Although many people are familiar with cases of nursing home abuse or neglect, nursing home sexual abuse is often ignored or overlooked. However, as unthinkable as it may seem, there are hundreds of adult care sexual abuse cases a year - with a number of instances of nursing home sexual abuse reported in North Carolina annually.
Elder care sexual abuse can consist of unwanted touching, forced nudity, sexual harassment, sodomy, rape, pornographic photography, or other unwanted sexual advances and contact. Those involved in nursing home sexual abuse often get away with their misconduct, as long-term care residents are often too frightened, too ashamed, or simply physically unable to report the incidents due to dementia or Alzheimer's disease. In some cases, seniors have different generational beliefs that prevent them from discussing sexual acts or misconduct. What are the signs of nursing home sexual abuse?
- Bruising in the inner thigh, around the breasts, or on the upper abdomen.
- Bleeding in the patient's undergarments or from the patient's genitals or anus.
- The discovery of a sexually transmitted disease.
- The patient is uncomfortable sitting or walking.
- Signs or complaints of irritation or itching in the genital area.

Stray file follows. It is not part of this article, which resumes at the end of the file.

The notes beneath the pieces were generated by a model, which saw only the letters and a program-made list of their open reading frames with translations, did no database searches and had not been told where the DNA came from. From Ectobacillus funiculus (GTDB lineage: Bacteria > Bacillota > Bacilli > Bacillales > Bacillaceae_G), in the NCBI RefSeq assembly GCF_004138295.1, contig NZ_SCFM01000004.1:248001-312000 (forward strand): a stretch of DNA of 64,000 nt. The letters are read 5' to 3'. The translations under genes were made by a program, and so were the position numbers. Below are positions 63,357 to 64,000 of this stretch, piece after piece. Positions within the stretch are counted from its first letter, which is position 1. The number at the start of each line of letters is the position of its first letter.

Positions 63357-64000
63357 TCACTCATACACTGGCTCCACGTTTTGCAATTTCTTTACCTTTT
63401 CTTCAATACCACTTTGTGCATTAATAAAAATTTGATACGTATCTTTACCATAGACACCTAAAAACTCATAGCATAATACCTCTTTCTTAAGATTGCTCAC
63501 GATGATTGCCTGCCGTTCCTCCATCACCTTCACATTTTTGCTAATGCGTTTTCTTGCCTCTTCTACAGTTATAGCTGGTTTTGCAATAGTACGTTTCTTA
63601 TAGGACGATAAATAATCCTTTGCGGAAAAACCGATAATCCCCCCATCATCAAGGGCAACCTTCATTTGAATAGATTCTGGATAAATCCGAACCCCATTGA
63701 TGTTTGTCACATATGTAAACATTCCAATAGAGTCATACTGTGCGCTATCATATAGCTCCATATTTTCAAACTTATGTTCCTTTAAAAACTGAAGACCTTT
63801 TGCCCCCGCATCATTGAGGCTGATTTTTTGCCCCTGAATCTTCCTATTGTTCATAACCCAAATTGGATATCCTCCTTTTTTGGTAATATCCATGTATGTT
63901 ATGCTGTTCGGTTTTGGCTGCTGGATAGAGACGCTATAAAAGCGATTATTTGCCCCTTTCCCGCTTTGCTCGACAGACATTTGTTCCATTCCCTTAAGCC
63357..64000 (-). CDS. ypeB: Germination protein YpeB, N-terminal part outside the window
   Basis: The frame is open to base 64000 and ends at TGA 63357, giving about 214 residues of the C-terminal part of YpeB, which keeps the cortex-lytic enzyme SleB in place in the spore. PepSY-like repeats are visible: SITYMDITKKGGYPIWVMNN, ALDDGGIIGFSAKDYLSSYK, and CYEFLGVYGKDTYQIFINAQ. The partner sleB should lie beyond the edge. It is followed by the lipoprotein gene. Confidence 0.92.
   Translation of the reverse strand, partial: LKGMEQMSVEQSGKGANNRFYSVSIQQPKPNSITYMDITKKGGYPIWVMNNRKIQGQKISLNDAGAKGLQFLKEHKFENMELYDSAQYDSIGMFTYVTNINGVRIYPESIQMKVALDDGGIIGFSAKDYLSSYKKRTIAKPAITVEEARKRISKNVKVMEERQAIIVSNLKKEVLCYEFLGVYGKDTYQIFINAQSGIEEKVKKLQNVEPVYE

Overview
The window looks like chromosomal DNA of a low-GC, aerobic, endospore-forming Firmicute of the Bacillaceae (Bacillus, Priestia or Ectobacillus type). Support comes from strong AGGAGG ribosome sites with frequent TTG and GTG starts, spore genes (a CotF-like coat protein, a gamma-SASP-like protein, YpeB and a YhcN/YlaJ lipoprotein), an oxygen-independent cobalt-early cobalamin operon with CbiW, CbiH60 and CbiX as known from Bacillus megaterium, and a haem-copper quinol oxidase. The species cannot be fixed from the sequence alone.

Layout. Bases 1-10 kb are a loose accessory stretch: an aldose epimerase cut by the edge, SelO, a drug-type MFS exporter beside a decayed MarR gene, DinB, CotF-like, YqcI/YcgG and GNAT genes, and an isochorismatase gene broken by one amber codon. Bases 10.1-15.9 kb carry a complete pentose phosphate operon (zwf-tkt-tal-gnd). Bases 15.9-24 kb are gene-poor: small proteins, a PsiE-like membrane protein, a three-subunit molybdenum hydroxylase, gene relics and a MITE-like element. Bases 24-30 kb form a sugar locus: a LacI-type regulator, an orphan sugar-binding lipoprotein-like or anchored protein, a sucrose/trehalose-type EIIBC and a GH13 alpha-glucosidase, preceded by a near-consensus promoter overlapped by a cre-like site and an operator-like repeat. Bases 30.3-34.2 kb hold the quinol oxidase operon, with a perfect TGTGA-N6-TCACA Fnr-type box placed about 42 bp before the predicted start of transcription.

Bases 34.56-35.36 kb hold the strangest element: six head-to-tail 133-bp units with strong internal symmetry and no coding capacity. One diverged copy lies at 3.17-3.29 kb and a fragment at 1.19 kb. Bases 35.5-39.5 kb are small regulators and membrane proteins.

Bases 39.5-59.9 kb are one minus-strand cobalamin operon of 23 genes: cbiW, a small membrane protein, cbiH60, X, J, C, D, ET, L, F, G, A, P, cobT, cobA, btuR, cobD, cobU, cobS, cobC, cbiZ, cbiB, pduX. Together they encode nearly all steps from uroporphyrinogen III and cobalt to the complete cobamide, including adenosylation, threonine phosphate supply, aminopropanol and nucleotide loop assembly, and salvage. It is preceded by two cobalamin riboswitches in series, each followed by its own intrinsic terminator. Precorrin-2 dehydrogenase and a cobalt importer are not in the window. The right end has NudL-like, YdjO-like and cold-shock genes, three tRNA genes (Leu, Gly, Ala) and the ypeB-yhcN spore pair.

- An attendant will not allow you alone in a room with your loved one.
- There is a delay before you are let into your loved one's room.
- The patient has displayed changes in their behavior, mood, or demeanor.
- Rapid weight loss or weight gain.
Nursing home sexual abuse can involve either a nursing home employee or a fellow resident. Either way, it is important to understand the devastating consequences of elder care sexual abuse - the resident can suffer from both physical harm - bruising, broken bones, fractures, tearing, infection, and disease - and from deep emotional pain and trauma. In some cases, the abused senior will loose the will to live in the face of abuse. If you know of a case of nursing home sexual abuse in the state of North Carolina, you need to act immediately.
Making the decision to place a loved one into a long-term living facility or nursing home is a difficult one. You should not have to worry about your parents' or grandparents' living conditions - you should be confident that they are safe and being treated with kindness and respect. Be sure to research the nursing home you choose and to keep a watchful eye on the health and disposition of your loved one. If possible, talk to them about their ongoing experience and let them know that they can confide in you.
For more information on North Carolina nursing homes and their track records, visit the NC Division of Health and Human Services page on adult care home violations and penalties.